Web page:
30 June 2013 | A_Different_Drummer
Secrets of Low Budget Film-Making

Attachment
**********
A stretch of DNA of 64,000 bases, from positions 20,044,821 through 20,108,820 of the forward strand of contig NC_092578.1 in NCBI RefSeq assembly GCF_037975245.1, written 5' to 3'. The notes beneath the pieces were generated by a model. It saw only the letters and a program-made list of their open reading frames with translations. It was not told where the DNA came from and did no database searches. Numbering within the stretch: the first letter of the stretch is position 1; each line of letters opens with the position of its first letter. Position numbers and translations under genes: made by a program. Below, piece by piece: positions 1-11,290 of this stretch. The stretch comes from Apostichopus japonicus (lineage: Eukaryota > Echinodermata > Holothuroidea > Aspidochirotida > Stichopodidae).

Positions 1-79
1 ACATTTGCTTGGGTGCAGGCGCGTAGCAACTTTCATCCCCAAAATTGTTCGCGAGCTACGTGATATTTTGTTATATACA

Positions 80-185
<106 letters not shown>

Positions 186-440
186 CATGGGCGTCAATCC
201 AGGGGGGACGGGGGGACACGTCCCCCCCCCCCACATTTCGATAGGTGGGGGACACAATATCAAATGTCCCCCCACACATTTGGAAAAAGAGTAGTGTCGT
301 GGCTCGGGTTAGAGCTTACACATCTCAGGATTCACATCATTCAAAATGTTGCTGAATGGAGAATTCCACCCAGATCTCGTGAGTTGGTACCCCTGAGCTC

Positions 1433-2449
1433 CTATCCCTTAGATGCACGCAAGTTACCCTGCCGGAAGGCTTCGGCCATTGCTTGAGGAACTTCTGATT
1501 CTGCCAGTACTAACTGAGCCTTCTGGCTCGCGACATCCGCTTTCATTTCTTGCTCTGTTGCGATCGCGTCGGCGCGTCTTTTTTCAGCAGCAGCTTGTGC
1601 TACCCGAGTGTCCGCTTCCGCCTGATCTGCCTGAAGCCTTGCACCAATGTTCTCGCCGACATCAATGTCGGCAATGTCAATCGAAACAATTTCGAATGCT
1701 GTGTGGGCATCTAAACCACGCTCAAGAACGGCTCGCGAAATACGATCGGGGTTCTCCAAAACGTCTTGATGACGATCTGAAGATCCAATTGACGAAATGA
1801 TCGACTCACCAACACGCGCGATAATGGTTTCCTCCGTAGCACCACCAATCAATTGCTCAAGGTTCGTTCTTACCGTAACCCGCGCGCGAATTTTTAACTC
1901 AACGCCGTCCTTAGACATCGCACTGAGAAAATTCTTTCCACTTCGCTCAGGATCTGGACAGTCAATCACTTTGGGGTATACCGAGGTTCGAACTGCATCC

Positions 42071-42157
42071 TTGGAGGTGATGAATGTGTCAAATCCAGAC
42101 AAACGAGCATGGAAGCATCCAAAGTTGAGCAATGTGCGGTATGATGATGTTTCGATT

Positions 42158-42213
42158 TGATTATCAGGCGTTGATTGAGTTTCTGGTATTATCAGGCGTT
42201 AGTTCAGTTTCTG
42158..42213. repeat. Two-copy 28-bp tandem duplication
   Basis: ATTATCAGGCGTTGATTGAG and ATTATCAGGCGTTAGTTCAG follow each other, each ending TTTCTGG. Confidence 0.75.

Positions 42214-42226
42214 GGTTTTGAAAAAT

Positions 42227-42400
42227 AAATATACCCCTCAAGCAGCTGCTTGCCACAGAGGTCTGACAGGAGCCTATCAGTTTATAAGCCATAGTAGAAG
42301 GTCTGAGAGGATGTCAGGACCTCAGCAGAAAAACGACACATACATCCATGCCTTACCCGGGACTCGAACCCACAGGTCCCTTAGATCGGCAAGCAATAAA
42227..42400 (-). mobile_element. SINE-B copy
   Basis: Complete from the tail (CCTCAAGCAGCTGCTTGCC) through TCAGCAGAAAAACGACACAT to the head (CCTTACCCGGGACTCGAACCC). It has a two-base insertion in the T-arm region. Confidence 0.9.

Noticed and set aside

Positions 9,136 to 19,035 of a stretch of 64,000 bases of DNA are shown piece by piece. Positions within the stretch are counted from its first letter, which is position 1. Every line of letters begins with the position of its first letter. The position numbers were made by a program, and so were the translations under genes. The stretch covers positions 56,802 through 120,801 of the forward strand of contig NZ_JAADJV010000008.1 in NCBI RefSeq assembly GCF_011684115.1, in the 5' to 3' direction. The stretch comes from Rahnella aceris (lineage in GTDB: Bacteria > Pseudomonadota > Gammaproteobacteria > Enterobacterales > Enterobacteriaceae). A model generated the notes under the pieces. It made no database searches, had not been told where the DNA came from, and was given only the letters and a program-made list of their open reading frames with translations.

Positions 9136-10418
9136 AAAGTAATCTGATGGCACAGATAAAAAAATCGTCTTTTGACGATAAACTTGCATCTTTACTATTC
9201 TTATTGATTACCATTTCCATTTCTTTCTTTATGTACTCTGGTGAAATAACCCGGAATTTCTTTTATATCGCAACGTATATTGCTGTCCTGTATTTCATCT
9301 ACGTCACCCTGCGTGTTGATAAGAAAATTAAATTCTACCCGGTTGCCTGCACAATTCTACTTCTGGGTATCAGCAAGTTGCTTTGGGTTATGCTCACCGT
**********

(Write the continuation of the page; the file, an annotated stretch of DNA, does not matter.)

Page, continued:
There is a lot of talk these days about how Hollywood has lost its edge, how it makes films by committee, using proved formulas (sequels) for world audiences. All this is true. But this does not mean you should go running to the nearest indie production and pretend that, just because it is indie, it is anti-Hollywood, and therefore worthy of praise. There is a reason indie is indie. Ninety nine times out of 100, it is horrible, wretched, and just plain wrong. Ninety nine times out of 100, indie should be second choice, as in, would you rather have a root canal or watch.... There are exceptions. Look at The Battery, not merely a great indie, but arguably one of the best films of the current decade. The brilliant Jeremy Gardner (talking about The Battery here, don't lose me) wrote a script so tight it squeaks, directed it so well that even the scenery is interesting, and plays the lead so well the film has already won several audience awards at festivals. The Battery is the 1 in 100 that breaks the mold. BRAWLER is the other 99%, rolled into one. Brawler typifies indie junk. Weak script, weak direction, and actors who -- you just know -- have a day job that probably involves making change. Brawler uses "film lipstick" wherever possible (loud noises, an overloud sound track, and fast cutting) to hide what it really is. But nothing can hide what it really is. It is indie. Ugh.